"Our view is that Indianapolis has got to position itself to compete globally for human capital, and that we have got to be the kind of place that is open and welcome and tolerant," said President and CEO Roland Dorson. Good luck with that. Bryan Fischer of the American Family Association called the vote "a huge victory for the pro-family movement, especially when it passes by those margins." Indiana Equality Action expressed disappointment and called the resolution a distraction from economic issues. I guess since Indiana has it's economic house in order, it's time to take on the gays.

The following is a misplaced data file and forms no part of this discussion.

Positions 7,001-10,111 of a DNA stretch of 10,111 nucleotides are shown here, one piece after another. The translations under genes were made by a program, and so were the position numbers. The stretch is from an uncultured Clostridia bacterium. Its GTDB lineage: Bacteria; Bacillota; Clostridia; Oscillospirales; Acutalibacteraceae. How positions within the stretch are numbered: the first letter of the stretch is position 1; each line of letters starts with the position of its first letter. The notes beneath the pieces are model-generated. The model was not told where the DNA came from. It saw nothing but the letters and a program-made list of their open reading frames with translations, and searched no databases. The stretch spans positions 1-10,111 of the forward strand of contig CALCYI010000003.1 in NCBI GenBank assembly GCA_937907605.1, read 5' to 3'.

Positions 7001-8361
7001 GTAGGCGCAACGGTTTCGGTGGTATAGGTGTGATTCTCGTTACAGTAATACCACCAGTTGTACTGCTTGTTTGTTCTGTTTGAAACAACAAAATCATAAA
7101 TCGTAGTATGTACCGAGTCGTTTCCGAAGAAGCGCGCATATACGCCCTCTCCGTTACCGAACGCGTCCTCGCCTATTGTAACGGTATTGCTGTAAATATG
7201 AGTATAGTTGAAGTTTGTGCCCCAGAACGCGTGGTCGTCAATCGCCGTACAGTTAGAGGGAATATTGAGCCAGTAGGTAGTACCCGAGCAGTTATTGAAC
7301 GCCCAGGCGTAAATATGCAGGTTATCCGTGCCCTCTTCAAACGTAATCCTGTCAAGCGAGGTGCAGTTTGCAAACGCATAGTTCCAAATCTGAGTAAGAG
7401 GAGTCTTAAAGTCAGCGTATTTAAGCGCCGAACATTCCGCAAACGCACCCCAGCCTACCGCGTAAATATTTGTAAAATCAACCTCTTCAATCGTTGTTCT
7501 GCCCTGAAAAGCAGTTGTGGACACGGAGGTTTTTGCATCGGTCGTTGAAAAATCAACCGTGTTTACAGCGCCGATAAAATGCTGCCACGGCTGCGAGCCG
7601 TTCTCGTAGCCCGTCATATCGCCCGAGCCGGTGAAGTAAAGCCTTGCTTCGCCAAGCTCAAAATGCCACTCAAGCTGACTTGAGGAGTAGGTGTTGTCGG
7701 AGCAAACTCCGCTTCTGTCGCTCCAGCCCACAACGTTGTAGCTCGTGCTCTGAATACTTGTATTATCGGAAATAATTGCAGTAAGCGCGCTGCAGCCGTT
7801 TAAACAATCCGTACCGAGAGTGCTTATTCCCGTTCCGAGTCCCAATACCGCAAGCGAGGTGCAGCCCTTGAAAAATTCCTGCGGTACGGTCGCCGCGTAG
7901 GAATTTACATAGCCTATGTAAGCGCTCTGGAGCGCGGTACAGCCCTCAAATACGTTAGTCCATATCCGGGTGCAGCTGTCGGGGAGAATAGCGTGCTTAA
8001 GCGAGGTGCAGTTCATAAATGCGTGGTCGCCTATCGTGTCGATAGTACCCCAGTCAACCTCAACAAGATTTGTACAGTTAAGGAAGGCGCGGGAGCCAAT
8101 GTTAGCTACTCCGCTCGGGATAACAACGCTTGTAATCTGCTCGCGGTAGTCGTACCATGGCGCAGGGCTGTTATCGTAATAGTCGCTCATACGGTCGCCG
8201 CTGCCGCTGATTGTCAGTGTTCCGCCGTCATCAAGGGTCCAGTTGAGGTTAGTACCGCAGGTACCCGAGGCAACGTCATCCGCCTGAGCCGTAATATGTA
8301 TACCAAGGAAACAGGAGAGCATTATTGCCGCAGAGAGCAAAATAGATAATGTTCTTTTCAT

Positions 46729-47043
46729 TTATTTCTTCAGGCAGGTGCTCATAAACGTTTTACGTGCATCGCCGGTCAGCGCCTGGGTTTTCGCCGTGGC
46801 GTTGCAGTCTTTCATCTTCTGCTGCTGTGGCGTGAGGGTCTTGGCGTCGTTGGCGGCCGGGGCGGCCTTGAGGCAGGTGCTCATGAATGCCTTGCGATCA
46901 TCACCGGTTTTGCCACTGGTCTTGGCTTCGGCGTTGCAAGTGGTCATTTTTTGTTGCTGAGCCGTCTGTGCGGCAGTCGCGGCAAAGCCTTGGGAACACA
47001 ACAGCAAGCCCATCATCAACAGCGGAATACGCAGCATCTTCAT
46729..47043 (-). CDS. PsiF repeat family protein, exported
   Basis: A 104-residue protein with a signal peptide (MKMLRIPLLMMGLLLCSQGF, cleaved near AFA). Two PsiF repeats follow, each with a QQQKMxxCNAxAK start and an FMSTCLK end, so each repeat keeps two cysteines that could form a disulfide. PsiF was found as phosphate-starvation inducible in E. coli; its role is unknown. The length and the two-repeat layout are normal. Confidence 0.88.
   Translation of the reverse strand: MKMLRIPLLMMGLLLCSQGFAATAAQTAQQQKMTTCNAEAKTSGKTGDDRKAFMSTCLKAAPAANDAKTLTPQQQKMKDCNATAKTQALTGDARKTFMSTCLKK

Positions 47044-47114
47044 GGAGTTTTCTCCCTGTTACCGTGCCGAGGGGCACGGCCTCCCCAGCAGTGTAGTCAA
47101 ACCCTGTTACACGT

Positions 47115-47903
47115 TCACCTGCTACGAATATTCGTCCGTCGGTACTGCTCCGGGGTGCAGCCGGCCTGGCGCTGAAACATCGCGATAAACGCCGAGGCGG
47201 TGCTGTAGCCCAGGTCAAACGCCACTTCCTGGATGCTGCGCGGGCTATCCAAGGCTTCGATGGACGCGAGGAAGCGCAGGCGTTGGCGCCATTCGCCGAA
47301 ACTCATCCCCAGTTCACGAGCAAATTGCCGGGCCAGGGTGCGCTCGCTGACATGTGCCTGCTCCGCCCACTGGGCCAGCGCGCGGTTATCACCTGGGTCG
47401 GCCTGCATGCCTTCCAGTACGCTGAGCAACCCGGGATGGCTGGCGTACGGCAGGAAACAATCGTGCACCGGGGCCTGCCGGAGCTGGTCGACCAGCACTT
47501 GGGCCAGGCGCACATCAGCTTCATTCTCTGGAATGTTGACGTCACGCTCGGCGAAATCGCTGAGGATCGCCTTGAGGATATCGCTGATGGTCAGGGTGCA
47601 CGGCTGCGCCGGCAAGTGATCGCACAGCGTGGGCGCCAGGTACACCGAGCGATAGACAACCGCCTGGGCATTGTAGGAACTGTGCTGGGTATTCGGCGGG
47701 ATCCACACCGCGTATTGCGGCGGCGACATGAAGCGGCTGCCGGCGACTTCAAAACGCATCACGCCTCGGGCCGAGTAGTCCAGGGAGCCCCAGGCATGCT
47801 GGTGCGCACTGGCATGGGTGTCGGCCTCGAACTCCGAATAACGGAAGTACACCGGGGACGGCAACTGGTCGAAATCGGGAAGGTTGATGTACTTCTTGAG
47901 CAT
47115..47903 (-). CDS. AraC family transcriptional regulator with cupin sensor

Also disappointed was Indianapolis resident Paul Fischer, who celebrated his commitment to Dannie Chandler in 1993 at a local church. In 2008, their sons, daughters-in-law and grandchildren traveled with them to California for a state-sanctioned wedding; that marriage is recognized in a few other states. "We're hoping that someday it will be recognized in Indiana," Fischer said. "We wanted to be able to show a true commitment to each other. To not have that right that the straight people have, it makes our relationship seem second-class."